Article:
Sorry about the temperature! We’ve had this complaint before, and I will send it again to the folks who oversee temperatures. The problem is this: the temperature is more for the sake of the books than for humans. Books like it best in a pretty narrow range of temperatures and humidity that unfortunately is a little lower than is comfortable for some humans sitting and reading. (Did you ever wonder why the stereotypical librarian is wearing a cardigan? Wonder no more.) Try any classroom building, or if you don’t mind a little activity, one of the dining areas. Or bring a cardigan?
It looks like the problem with being too cold on June 1 may have been overcorrected! You can report any problem anywhere on campus by logging into your Portal account and clicking on the link for Facilities Work Ticket. Allow the App to find your location and you can report that the building is too hot. If you want a cooler place to study visit the Theology and Ministry Library on the Brighton Campus. My cousin, the bulletin board in the lobby, tells me it’s 63 degrees there!
I’m so sorry you’re cold. So are my human assistants. I’ll report the cold, but don’t get your hopes up too high. Have you ever noticed that part of the stereotypical outfit of a librarian is a cardigan? The library isn’t chilled for our comfort; it’s for the books. They don’t need to be cold, per se, but they do need to be kept dry, and the most efficient way to do that is to remove moisture with an air-conditioning system. Above a certain temperature and humidity, molds begin to multiply, and mold is the the #1 enemy of paper. (Fire is also a problem, of course, but much rarer.) So, my assistants all sympathize, but there’s little we can recommend but to either a) wander the library in search of a less chilled area or b) join the library fashion-world and don a cardigan.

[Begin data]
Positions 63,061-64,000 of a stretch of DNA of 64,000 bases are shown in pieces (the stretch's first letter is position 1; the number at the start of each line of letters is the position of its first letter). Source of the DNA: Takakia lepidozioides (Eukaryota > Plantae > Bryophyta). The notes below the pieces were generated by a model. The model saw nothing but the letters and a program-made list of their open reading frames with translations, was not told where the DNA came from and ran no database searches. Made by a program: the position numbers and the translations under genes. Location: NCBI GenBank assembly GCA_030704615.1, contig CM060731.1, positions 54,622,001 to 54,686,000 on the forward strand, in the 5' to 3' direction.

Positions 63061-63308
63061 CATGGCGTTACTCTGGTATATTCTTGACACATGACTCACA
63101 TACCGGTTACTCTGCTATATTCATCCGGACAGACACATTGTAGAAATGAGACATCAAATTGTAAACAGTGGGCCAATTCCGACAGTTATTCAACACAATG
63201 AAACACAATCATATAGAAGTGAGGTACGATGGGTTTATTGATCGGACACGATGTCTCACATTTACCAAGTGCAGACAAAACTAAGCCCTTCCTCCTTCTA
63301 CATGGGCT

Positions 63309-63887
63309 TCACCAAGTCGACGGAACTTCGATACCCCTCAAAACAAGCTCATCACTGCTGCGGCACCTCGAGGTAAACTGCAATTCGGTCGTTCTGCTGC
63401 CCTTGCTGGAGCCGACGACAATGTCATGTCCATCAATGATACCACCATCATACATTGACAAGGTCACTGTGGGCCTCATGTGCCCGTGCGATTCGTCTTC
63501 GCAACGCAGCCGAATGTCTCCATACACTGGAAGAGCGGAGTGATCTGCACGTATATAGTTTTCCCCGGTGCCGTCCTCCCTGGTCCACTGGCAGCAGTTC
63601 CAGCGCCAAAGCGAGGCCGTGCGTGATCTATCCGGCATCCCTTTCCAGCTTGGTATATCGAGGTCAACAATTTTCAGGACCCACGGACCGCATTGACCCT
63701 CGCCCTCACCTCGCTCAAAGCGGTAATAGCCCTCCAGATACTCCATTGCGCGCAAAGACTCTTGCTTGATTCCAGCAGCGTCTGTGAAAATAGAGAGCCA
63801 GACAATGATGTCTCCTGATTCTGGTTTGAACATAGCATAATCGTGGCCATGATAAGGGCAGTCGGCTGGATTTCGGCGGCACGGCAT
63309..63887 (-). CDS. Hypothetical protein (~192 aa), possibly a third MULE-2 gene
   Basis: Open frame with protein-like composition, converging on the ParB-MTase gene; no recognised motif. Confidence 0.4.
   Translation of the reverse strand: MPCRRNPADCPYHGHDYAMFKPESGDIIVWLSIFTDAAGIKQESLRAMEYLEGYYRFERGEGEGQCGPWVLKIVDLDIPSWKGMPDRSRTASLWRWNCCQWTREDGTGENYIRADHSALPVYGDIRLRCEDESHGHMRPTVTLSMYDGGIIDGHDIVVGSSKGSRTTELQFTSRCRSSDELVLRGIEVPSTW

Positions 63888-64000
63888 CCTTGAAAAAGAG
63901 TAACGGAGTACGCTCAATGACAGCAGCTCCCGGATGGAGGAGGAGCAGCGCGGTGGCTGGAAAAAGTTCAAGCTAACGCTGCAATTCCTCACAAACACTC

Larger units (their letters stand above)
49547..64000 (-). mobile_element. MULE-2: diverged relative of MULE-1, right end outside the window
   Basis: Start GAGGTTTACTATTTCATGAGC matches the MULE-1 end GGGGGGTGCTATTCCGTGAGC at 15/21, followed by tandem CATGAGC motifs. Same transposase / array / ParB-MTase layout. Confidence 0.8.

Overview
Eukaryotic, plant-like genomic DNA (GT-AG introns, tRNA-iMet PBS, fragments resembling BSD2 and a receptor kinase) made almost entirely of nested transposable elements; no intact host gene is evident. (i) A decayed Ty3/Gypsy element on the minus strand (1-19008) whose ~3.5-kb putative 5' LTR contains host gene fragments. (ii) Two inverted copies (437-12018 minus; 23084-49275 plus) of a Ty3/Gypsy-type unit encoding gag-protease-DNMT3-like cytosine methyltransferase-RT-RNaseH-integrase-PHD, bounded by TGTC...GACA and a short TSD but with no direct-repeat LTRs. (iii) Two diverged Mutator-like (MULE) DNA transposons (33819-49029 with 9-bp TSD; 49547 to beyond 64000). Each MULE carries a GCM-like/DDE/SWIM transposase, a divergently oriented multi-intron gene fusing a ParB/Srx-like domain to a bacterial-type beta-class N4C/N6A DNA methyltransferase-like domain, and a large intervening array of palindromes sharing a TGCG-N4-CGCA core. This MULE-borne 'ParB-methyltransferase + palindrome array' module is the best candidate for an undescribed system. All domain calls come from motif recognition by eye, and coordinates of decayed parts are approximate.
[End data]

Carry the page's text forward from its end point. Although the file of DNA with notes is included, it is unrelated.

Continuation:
There has been a recent increase in thefts of personal items in O’Neill Library. Please keep your belongings with you – especially easy-to-grab valuable items like laptops, smartphones, purses & wallets, and costly jackets – even if you’re just getting up for a minute. It makes me sad when someone’s belongings are stolen; I wish I could do more than watch silently. BC Police have increased their presence here to in order to protect your valuables.
The “random guy w/ white hair” is far from random. He’s Jeff, and he’s been on the library staff for many years. (He has also bumped into BC students in the San Juan, PR airport and on a mountaintop.) You’ll see him and other staff counting, because the library is currently assessing space usage to help determine space needs, seating preference, and the effectiveness of furniture configurations. To assist with this study, library employees have been conducting head-counts three times per day, every day. This part of the project will end on May 18.
It seems to me that columns, cornices, balconies, windows, and rooflines have enough admirers. What about the walls that hold it all together? For this reason I lean towards Bauhaus, esp. Walter Gropius, who started The Architects Collaborative, the group that designed my walls (bit.ly/oneill-architects). Thumbs up for O’Neill Library!